UTLA second-in-command Linda Guthrie puts it in harsher terms. With Carbino, says Guthrie, the district simply transferred a problematic principal to a different school — a common practice. As for the switched classes and wrong books, she says flatly, “It’s incompetence. But what makes me the most crazy is how he’s treated students. When kids come to talk to him about their concerns for their classes, instead of rewarding them for acting responsibly, he threatens to punish them? He’s just being a bully.”

Matters further escalated on August 7, when about 50 parents, teachers and students showed up at an unrelated meeting Carbino was holding with a small group of parents in the auditorium. When the group of parents, teachers and students began demanding answers, he radioed for campus police officers and walked out of the building.

Furious, two dozen AP students on August 13 drafted a formal letter requesting Carbino’s resignation, reading it aloud at a school planning meeting that Carbino was expected to attend. Carbino abruptly left the meeting, saying he had a conflicting appointment, when 18 students and some of their parents filed into the room.

Now the school’s teachers say they are also gearing up for action. On August 13, after the student presentation, faculty members stayed to speak privately about the principal, telling stories of a man who, they said, gets his way through threats or withering public criticism. “For instance, if he doesn’t like you, he’ll order regular police searches of your classroom,” alleges teacher Jose Lara.

Santee is hemorrhaging good teachers,” says Brent Boultinghouse, a bearded and genial-faced culinary-arts teacher, who is also the school’s union rep. “All because of Carbino.” Lara says that the district went so far as to send two full-time “coaches” to help train the principal. “But he won’t listen to them,” he says. “He won’t listen to anybody.”

The school’s English Department chair, Gina Perry, agrees — and then confides in a low voice that she’s reinstating some of the AP classes. “Sometimes you just do what you got to do,” she says. “It’s what the kids need.”

The students too aren’t letting this go. “My parents said maybe they should just get me out of Santee and to another school,” says Carina Palacios. “But I tell them no. Sure, I can leave. But then what happens to the students behind me? We need to take a stand,” she says. “It’s the right thing to do.”

The teachers go even further. “If the district doesn’t do something about Carbino, we’re looking at the idea of turning this school into a charter,” says Boultinghouse.

smf notes: The quality of research that went into this story is suspect at the outset, the Santee site was not a bakery, it was a dairy – not with cows and "moo", but a bottling and distribution facility. I'm a parent, not a schoolmarm – but all the reporters on this story to date need to do their homework – not just research but also seeking out and reporting differing viewpoints …not just a few angry teachers with an agenda.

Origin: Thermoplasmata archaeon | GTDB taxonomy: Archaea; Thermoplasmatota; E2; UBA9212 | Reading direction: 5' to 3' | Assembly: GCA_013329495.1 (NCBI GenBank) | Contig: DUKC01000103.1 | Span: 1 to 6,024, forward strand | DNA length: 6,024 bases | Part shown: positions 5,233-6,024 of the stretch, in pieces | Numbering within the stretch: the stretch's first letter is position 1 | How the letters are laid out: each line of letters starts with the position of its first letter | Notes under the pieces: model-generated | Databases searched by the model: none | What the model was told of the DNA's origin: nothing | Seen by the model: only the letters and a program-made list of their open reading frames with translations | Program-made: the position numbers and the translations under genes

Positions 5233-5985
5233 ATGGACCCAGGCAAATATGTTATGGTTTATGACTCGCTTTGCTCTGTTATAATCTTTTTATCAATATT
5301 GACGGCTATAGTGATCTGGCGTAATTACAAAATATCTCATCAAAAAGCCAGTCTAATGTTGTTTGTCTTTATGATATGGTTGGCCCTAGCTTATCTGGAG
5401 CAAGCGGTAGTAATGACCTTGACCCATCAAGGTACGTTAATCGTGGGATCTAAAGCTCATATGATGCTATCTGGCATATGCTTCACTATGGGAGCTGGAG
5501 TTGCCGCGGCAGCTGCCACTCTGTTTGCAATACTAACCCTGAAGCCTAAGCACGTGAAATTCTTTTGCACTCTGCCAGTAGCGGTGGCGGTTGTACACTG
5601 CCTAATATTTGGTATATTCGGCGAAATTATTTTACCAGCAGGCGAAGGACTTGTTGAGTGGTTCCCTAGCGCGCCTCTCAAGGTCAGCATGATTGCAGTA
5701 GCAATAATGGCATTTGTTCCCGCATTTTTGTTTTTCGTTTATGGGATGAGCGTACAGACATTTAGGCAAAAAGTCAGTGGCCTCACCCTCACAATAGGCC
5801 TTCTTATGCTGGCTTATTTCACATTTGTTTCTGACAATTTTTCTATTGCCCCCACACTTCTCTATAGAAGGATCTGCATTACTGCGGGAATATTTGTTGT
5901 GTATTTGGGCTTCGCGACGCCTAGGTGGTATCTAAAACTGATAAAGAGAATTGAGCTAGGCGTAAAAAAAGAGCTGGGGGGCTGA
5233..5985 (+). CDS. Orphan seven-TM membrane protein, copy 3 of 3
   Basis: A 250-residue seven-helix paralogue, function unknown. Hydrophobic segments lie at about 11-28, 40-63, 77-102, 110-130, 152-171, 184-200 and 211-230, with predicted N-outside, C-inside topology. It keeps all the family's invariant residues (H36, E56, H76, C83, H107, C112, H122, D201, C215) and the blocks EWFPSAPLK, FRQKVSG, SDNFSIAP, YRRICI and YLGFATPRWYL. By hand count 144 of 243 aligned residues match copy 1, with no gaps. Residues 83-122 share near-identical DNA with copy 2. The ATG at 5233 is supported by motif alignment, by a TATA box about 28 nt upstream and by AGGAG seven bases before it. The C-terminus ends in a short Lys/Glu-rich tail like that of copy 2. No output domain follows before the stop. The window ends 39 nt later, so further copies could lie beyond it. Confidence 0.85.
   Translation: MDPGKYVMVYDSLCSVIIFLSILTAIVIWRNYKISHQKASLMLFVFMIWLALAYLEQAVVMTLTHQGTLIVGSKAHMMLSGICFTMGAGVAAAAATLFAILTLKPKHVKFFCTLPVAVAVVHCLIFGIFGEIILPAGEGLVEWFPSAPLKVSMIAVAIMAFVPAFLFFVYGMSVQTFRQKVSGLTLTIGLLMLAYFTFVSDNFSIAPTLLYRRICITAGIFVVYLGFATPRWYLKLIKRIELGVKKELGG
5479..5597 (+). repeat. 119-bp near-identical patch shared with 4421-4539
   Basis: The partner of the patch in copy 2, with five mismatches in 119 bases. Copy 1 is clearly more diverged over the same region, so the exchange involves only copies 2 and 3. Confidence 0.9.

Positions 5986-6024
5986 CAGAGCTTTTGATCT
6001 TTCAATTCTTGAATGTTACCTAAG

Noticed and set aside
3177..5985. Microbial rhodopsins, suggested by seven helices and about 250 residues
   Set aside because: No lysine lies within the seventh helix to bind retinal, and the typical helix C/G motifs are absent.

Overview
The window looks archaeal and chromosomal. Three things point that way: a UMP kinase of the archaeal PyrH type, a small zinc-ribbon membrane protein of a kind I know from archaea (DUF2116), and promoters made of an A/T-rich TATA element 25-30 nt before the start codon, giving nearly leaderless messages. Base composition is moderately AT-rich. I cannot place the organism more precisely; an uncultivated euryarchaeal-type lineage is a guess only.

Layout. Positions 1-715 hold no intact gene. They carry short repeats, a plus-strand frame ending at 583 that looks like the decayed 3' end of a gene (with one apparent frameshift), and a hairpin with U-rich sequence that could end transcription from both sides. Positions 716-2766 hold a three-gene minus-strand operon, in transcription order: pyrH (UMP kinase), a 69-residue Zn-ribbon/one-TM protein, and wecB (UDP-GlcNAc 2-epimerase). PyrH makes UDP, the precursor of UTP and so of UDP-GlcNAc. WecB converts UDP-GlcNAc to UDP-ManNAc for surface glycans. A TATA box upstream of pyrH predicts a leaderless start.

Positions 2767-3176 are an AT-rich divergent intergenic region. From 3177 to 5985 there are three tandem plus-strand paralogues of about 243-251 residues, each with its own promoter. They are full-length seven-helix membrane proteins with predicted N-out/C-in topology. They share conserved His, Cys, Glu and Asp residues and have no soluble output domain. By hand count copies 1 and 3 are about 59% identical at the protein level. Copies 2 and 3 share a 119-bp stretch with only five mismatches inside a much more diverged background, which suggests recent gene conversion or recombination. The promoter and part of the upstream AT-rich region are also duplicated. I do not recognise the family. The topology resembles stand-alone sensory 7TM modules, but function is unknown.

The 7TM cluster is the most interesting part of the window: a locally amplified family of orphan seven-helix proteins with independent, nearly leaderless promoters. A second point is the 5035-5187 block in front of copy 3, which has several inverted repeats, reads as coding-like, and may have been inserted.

And in muted defense of the reportage I haven't seen much if any response one way or another from LAUSD. Evidence shows that Santee and Carbino is being left to the mercies of the media, left like L. Patrick Gray, the designated sacrificial lamb in Watergate, to "hang slowly, slowly twisting in the wind."

What is interesting is that Charter Schools, once anathema to UTLA and militant teachers – have become a bloody rag to wave in collective bargaining – "If we don't get what we want we'll go charter!"




by Joel Rubin and Howard Blume, LA Times Staff Writers

August 23, 2007 - A beleaguered Los Angeles high school is awash again in controversy as teachers, students and parents continued Wednesday to demand the removal of the school's hard-driving principal amid allegations that he improperly meddled with academic courses.

School district officials said Wednesday that they have agreed to bring in the city's human relations commission for mediation at the Santee Education Complex to discuss the future of Principal Vince Carbino. This is an unusual move involving a personnel matter but came after discussions with City Councilwoman Jan Perry, who has been supportive of Carbino.

"We know we have some real issues here," said Carmen Schroeder, the top administrator for the Santee region. Carbino "has some real admirers, and people who don't trust him."

The 2-year-old, year-round campus south of downtown was once heralded as the bright cornerstone of the district's massive, ongoing push to open more than 150 new schools but has struggled with violence, sub-par academic achievement and infighting since its opening.

District officials are investigating claims by teachers that Carbino changed the titles and content of as many as 35 courses this summer after classes had begun, affecting more than 850 students. Teachers and union leaders said they believe Carbino made the changes to comply with a court mandate that requires California schools to have sufficient textbooks immediately available for classes. They allege that Carbino personally changed or ordered changed the titles of classes before an inspection because books were not yet available for the originally scheduled course. After the inspection, they said, some courses were changed back; others were not.

The moves have roiled the campus, with students concerned they will not receive the appropriate credits toward graduation and teachers angry and confused.

As evidence, a teachers union official presented a printout containing the course assignments for various teachers. The assignments were different on a later printout.

"I cannot ethically give a student a grade for a class that they have not received all the lessons in," said a teacher, who spoke on condition that her name not be used out of concern for her job.

Santee has more new teachers -- who lack job protections -- than any other district school, said Dori Miles, an area representative for United Teachers Los Angeles, the union.